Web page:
Chinese tech giant Huawei could have helped secretly build a 3G wireless network for North Korea, according to internal documents leaked by a former employee of the company. Huawei worked with another Chinese company, Panda International Information Technology, on a number of projects in the region over the course of eight years, as suggested by work orders, contracts and spreadsheets published by the Washington Post on Monday.
The revelations come as the unsealed indictments that included 23 counts pertaining to the alleged theft of intellectual property, obstruction of justice and fraud related to its alleged evasion of US sanctions against Iran. President Donald Trump has blacklisted the company as a security threat, and Huawei CFO in Canada awaiting extradition to the US.in a series of events over the past year, a period in which the company has come under fire from the US government amid its trade war with China. In January, the US Justice Department
The major concern in this latest case is that Huawei, which has used American tech in its components, could potentially have violated US export controls if it used those components within North Korea, which is subject to international sanctions over its nuclear regime and human rights abuses.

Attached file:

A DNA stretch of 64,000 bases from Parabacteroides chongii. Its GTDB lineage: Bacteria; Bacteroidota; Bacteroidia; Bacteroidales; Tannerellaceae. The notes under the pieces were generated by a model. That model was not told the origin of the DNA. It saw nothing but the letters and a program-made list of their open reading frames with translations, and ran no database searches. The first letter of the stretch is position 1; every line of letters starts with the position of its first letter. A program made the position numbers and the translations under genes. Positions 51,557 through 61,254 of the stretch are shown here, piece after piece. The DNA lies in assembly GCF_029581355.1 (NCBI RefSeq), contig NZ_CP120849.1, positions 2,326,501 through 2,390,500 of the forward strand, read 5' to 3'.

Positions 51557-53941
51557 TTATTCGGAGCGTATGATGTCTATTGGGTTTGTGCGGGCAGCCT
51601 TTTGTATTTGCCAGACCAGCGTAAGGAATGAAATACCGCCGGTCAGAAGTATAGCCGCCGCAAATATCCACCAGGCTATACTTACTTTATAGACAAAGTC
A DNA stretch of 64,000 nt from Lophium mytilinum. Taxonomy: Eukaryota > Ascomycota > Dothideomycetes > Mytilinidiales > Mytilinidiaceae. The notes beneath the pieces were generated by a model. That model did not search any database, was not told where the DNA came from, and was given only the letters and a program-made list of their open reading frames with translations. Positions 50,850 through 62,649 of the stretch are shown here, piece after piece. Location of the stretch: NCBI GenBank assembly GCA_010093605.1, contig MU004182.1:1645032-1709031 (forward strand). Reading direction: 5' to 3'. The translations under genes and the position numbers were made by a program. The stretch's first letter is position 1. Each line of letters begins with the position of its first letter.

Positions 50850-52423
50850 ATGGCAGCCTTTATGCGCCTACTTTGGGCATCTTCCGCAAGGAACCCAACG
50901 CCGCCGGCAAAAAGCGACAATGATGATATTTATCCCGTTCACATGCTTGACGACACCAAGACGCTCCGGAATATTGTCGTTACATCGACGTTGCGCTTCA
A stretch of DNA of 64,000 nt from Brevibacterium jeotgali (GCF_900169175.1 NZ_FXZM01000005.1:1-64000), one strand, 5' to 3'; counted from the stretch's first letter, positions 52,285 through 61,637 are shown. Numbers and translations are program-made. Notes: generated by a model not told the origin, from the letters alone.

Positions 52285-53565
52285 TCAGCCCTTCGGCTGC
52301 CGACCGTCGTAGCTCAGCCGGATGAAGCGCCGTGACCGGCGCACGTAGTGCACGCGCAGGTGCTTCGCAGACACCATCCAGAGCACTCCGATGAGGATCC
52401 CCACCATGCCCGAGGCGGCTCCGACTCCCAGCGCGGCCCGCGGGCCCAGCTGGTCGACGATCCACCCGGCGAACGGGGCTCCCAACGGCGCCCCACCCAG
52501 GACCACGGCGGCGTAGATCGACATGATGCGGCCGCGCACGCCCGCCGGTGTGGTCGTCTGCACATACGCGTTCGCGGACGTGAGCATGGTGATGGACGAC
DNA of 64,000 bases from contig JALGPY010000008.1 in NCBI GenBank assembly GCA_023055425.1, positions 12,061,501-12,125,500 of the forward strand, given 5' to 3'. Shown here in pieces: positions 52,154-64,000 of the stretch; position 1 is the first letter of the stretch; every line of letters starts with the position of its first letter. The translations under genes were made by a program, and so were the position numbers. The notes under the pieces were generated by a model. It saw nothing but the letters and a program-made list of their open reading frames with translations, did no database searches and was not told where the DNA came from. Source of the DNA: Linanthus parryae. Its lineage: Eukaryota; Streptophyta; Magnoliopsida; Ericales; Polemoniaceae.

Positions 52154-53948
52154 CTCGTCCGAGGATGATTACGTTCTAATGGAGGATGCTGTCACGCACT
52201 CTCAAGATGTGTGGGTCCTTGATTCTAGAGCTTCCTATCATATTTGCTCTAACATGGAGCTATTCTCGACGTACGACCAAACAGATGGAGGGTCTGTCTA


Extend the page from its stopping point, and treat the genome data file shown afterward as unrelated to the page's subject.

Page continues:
The documents were passed to the newspaper by a former employee of the company who believed they were in the public interest, and they were supported by other documents provided by two more people. The Washington Post says that Huawei would neither verify of deny the authenticity of the documents, which don't clearly indicate the company's specific involvement in the North Korea projects.
"Huawei is fully committed to comply with all applicable laws and regulations in the countries and regions where we operate, including all export control and sanction laws and regulations of the United Nations, United States and European Union," said a spokesman for the company in a statement.